Photo by Nick Fewings on Unsplash

# Determine handwritten digits using Neural Network

## Part 2 : End-to-End Implementation using TensorFlow

# Introduction

Finally, as the Prince was promised, this blog was also promised tons of weeks back and here it is.

**Part 2 :** *End-to-End Implementation using TensorFlow* for determining handwritten digits.

Previously on Part 1: The Concept, we have looked upon the conceptual part of the architecture of neural network, how it's layers are designed and how it learns. This blog will be more on technical side to transform those conceptual part into actual implementation and see our results.

Spoiler: In the process of building our neural network model, we'll be touching some concepts like Normalization, Tuning our model, Learning Rate of Optimizer function and much more... So keep reading. Thanks ๐

I'll be following the same workflow that we saw in our previous blog on Machine Learning Workflow.

Let me drop the screenshot here for a quick recap.

So let's start with Problem Definition.

### Problem Definition

Recognise(identify) handwritten digits, from mnist dataset which contains B&W images of each digit written on 28x28 pixel box.

How to do problem definition? Check this out

### Data

The data we're using is officially provided by The MNIST DATABASE but thankfully we have TensorFlow dataset which we can use directly by importing it into our notebook.

The digits have been sized-normalized and centered in a fixed-sized image.

The data is quite preprocessed and well-formatted.

### Evaluation

Our goal is to achieve `Accuracy`

above **95%**.

### Features

Some information about the data,

- We're dealing with images(unstructured data) so it's probably best we use deep learning/transfer learning technique to solve this problem.
- There are around a 60,000 examples of training set.
- There are around a 10,000 examples of test set.

# The Actual Start

Enough talk, lets get our hands dirty by getting our workspace ready for further development.

## Get Workspace ready !

*I would like to suggest google colab notebooks for machine learning experiments if you're starting off. It comes with everything you want in your project.*

- Import Tensorflow
- Import standard libraries like,
- pandas
- numpy
- matplotlib.pyplot

## Getting our data ready

The same MNIST dataset is also available in TensorFlow datasets. Thankfully it's splitted into training and test set which enable us to deep dive directly into exploring and visualizing the data.

### Import the data

Let's import the data using tensorflow.keras.datasets library.

### Explore the data

Before going further and jumping directly to any step, exploring the data will help us to decide what are the things we need to do with our data, we have to get familiar with data, we have to,

- Find outliers
- If we need a preprocessing phase to uniform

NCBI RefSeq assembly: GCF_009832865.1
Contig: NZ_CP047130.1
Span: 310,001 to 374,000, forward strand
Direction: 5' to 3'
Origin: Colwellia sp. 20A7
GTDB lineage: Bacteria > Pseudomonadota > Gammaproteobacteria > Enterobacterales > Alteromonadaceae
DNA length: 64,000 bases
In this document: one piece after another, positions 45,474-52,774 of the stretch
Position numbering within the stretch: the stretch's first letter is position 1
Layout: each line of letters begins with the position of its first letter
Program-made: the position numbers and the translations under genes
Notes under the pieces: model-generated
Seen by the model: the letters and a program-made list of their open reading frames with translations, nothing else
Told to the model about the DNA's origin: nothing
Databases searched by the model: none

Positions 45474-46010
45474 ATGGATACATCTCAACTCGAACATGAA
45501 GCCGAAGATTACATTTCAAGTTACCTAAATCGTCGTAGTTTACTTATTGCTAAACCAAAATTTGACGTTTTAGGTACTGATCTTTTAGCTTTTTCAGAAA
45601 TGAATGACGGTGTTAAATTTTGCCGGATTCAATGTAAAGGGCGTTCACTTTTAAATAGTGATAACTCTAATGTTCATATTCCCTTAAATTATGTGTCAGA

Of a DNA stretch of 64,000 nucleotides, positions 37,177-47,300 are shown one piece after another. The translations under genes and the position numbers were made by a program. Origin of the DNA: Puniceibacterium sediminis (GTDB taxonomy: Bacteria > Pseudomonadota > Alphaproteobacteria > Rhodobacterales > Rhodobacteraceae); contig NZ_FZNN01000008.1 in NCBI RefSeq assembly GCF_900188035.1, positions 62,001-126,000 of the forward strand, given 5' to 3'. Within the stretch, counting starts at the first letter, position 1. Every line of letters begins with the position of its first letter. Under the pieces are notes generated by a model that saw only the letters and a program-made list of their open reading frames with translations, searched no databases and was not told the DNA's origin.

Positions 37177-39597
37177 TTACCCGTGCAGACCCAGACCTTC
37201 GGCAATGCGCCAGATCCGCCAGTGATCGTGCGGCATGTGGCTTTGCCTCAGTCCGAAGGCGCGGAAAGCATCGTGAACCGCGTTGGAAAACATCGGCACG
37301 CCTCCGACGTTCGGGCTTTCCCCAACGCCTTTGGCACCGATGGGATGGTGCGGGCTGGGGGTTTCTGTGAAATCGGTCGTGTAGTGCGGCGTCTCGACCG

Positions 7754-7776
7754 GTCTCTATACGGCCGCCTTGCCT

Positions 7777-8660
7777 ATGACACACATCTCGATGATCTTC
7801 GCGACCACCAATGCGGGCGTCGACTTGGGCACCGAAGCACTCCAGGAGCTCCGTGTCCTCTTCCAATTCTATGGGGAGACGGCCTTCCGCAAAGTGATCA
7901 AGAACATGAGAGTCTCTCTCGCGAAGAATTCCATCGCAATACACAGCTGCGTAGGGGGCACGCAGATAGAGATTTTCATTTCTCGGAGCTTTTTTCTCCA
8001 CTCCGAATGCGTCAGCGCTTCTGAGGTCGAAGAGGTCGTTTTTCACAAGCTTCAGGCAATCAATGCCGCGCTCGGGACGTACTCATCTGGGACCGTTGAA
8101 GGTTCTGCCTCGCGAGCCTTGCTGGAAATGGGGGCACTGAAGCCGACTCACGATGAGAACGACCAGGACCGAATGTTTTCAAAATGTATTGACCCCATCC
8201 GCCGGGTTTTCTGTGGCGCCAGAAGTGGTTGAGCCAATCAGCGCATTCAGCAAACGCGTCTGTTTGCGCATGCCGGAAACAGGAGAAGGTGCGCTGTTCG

- Check the number of images and labels
- Visualise some numbers

Let's check out the shape of the training and test samples, and observe what it tells.

So we have,

- 60000 samples in training data
- 10000 samples in test data
- input is 28 x 28 grayscale image (basically width and height).

Also if we view the data using below code, you might find that the images are in the form of numbers. (you can also try along or refer to Github repo)

```
train_data[0]
```

It's in the form of numbers so hardly we can obtain anything by just viewing the numbers in this form, yes we can see that some indexes have 0 as value and in some it's a whole number.

One thing we can do is to plot these and see what they speak.

### Visualize the data

We can plot it using `matplotlib`

since the values that shown above are in the form of array of numbers which has shape `(1, 28, 28)`

of single data.

Use

```
plt.imshow(train_data[index])
```

for plotting the images. Here index would be any starting from 0 to upto the length of training samples we have.

So it'll display something like this, if I don't set any *color map*.

Let's identify how many labels we have in our training set and their corresponding images.

It says, Digit `1`

has 6742 samples, `2`

has 5958, `3`

has 6131 samples and so on... available in training dataset.

These are basically our classnames for multi-class classification problem. Hence, we should store all the classnames into one variable as `class_names`

for further use.

I think we are good with our data and got ourselves familiar with it. So shall we start building our beautiful neural network model ?

Oh Wait, I think we missed one key practice of splitting our data into 3 sets.

### Split the data into 3 set (Training, Validation and Test)

It's a good practice in order to build our model, we should split the samples into 3 sets, (Training, Validation and Test set).

Since we already have the test set available, so we only need to divide the validation test which we split it from training samples.

- Training Samples : (48K)
- Validation Samples : (12K)
- Test Samples : (10K)

We can split the training samples into train and validation samples in many ways but let's use scikit-learn library train_test_split for this.

Awesome, now we're ready to build our neural network model.

## Modelling

We're dealing with Multi-class classification problem, so we might need to take care of few things to build our neural network model, but let's start with a basic one to understand the flow.

### Default Model

We can start with a very default modelling with default parameters.

Before creating a model, we should set the random seed, so that we can reproduce the same results as many times we want.

```
tf.random.set_seed(17) // you can choose any number I chose 17.
```